The Honda TPMS was introduced to comply with the new Federal motor vehicle safety standard established by the National Highway Traffic Safety Administration (NHTSA) requiring installation of Tire Pressure Monitoring Systems as mandated by the Transportation Recall Enhancement, Accountability, and Documentation (TREAD) Act. All new model year 2008 light vehicles shall have a TPMS fitted which is capable of detecting when one or more of the vehicle’s tires, up to all four tires, is 25 percent or more below the manufacturer’s recommended inflation pressure (placard pressure) or a minimum activation pressure specified in the standard, whichever is higher. The system should be able to detect when one or more of the vehicles tires are 25% or more below the recommended inflation pressure. So unless you have been living under a rock TPMS and this ( ! ) is affecting just about everyone.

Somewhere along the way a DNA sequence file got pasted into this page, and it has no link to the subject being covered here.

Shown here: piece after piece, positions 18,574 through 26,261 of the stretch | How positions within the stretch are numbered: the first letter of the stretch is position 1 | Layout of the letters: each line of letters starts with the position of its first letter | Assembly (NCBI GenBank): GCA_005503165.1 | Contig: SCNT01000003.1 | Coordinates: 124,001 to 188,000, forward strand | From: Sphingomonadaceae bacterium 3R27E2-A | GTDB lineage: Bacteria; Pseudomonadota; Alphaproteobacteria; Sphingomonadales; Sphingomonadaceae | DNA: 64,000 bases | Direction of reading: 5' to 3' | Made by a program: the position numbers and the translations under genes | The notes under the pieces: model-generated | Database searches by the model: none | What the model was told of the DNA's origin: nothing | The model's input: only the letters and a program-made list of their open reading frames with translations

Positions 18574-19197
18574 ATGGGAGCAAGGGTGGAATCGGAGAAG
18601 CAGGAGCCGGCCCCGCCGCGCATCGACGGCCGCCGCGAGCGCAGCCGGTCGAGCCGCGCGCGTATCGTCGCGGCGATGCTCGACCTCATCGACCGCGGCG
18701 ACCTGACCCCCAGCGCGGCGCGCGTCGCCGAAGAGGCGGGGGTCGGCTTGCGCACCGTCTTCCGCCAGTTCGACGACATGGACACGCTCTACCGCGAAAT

Schrader Bridgeport Company History

A brief history lesson on the world’s largest provider of OE and aftermarket TPMS technology

In the early 1990s, Schrader was developing the first-generation of sensing technology that measured pressure and temperature in automotive tires. By 1993, Schrader filed for the first patent surrounding TPMS and on February 4, 1997, Schrader inventor Jerry Robinson was granted Patent #5,600,301 as Remote Tire Pressure Monitoring System Employing Coded Tire Identification and Radio Frequency Transmission, and Enabling Recalibration upon Tire Rotation or Replacement.